The long tail

I have taken my time with this book as I try to marry the concepts thrown, with our local or rather African settings. It however does make a good read with the author – Chris Anderson, arguing that products that are in low demand or have low sales volume can collectively make up a market share that rivals or exceeds the relatively few current bestsellers and blockbusters, if the store or distribution channel is large enough. Anderson cites earlier research by Erik Brynjolfsson, Yu (Jeffrey) Hu, and Michael D. Smith, that showed that a significant portion of’s sales come from obscure books that are not available in brick-and-mortar stores. The Long Tail is a potential market and, as the examples illustrate, the distribution and sales channel opportunities created by the Internet often enable businesses to tap into that market successfully.

The Substance of the Long Tail

A quarter of the way into his book The Long Tail: How Endless Choice Is Creating Unlimited Demand, Anderson explains, “The theory of the Long Tail can be boiled down to this: Our culture and economy are increasingly shifting away from a focus on a relatively small number of hits (mainstream products and markets) at the head of the demand curve, and moving toward a huge number of niches in the tail.”

What drives this Long Tail and the niches that populate it? Anderson identifies three ‘forces’.

  1. More stuff is being produced. Technology and the internet make it cheaper and easier to record and distribute your own songs, publish your own writings and so on. This lengthens the tail.
  2. There is better access to niches, again thanks to the reach and economies on the net. This fattens the tail.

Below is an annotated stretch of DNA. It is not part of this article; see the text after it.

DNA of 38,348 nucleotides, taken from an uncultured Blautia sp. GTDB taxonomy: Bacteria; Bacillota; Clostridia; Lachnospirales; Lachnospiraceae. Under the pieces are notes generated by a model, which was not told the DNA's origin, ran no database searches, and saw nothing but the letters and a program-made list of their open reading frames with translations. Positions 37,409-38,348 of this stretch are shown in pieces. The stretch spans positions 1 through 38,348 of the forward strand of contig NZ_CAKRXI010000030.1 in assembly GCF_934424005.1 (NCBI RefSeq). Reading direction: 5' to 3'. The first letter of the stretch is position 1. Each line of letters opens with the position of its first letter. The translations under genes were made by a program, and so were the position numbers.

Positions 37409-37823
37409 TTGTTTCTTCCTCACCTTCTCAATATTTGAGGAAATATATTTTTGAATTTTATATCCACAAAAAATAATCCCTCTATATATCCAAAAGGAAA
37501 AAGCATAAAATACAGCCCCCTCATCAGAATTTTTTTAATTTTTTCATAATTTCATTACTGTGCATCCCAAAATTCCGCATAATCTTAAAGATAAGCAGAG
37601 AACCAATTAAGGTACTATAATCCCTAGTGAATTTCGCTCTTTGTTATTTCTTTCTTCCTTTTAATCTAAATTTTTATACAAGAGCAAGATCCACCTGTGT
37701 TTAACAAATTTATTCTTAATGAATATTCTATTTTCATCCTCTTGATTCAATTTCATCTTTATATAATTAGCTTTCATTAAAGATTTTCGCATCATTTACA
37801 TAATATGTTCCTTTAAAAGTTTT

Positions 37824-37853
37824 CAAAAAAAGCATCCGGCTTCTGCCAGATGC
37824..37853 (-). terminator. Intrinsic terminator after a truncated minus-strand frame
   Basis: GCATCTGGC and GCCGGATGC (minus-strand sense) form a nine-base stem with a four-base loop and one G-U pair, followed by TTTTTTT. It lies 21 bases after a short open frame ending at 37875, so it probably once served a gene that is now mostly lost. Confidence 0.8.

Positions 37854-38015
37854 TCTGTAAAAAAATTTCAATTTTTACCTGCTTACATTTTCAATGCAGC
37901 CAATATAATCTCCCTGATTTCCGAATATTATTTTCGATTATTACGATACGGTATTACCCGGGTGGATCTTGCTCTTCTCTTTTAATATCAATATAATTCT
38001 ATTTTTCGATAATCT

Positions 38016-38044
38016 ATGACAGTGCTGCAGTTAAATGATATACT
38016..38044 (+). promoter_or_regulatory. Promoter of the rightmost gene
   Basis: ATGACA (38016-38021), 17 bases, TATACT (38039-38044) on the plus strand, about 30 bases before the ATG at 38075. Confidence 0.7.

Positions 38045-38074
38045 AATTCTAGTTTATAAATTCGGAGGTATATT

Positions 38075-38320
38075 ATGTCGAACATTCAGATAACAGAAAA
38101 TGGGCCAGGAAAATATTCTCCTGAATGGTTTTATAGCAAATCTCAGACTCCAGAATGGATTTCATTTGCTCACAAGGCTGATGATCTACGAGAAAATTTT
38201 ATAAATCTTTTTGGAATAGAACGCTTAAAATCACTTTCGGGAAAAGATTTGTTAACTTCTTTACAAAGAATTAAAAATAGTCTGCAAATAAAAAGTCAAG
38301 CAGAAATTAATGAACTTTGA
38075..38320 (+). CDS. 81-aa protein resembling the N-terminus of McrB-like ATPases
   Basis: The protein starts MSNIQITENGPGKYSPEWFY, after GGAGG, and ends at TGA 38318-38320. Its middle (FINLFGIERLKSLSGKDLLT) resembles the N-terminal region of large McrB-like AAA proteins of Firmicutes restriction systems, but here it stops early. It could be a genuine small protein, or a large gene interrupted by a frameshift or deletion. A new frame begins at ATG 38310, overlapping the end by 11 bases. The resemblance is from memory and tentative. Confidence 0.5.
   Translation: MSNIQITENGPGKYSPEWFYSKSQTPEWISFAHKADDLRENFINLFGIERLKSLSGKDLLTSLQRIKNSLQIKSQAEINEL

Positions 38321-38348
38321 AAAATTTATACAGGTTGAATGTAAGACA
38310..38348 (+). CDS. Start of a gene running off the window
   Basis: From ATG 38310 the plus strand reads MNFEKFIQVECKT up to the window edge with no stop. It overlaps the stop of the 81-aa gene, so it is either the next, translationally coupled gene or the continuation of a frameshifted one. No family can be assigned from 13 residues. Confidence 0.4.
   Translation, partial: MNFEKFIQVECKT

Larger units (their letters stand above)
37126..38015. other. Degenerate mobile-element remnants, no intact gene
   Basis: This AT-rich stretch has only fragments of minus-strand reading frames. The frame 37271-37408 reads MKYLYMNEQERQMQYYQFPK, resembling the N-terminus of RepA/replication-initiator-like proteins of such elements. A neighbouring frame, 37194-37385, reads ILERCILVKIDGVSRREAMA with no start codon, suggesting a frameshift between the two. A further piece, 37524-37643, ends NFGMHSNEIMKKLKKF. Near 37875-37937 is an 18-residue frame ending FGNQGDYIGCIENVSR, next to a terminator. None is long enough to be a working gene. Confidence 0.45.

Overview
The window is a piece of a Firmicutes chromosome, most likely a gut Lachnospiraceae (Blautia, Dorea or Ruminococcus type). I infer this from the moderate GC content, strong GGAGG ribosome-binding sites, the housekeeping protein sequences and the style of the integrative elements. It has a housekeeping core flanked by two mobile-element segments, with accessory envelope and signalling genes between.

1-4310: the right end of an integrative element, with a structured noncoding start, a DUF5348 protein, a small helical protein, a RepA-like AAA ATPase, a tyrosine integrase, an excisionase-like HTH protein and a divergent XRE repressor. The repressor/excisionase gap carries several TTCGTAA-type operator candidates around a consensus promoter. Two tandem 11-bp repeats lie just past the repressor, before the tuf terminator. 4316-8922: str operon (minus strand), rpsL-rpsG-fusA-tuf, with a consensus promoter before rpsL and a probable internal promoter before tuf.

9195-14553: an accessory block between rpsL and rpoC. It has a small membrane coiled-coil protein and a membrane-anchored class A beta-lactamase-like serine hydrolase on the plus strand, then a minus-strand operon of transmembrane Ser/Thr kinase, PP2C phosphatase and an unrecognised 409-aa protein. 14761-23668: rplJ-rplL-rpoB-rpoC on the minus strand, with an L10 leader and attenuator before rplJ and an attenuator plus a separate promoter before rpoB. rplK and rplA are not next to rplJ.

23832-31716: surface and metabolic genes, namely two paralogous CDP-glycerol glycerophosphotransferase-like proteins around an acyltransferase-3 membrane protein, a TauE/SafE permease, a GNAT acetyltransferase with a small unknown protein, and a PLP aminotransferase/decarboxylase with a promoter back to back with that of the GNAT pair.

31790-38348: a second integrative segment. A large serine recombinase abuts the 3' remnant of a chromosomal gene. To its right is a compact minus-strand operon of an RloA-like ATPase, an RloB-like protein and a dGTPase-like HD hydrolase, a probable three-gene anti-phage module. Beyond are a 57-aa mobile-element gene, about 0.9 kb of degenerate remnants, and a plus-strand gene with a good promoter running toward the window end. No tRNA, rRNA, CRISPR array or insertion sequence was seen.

3. Search and recommendations connect supply and demand. This drives business from hits to niches.

All this is good stuff. Anderson suggests that we all have niche interests; it’s just the constraints of mass media that have focused us on the common denominators of mainstream hits. Clearly this resonates with a lot of people (and I’m among them), who have been quick to adopt the term and apply to it to their own domains.

Anderson explains that the Long Tail is an example of a power law, and that “powerlaws come about when you have three conditions:

  1. Variety (there are many different sorts of things)
  2. Inequality (some have more of some quality than others)
  3. Network effects such as word of mouth and reputation, which tend to amplify differences in quality.”

These conditions are important, for reasons I’ll come back to. Why do they breed Long Tails? “The characteristic steep falloff shape of a popularity powerlaw comes from the effect of powerful word-of-mouth feedback loops that amplify consumer preference, making the reputation-rich even richer and the reputation-poor relatively poorer. Success breeds success,” writes Anderson. Which brings me to the first area in the book that I’d like to see developed further.

Word-of-mouth, filters and network effects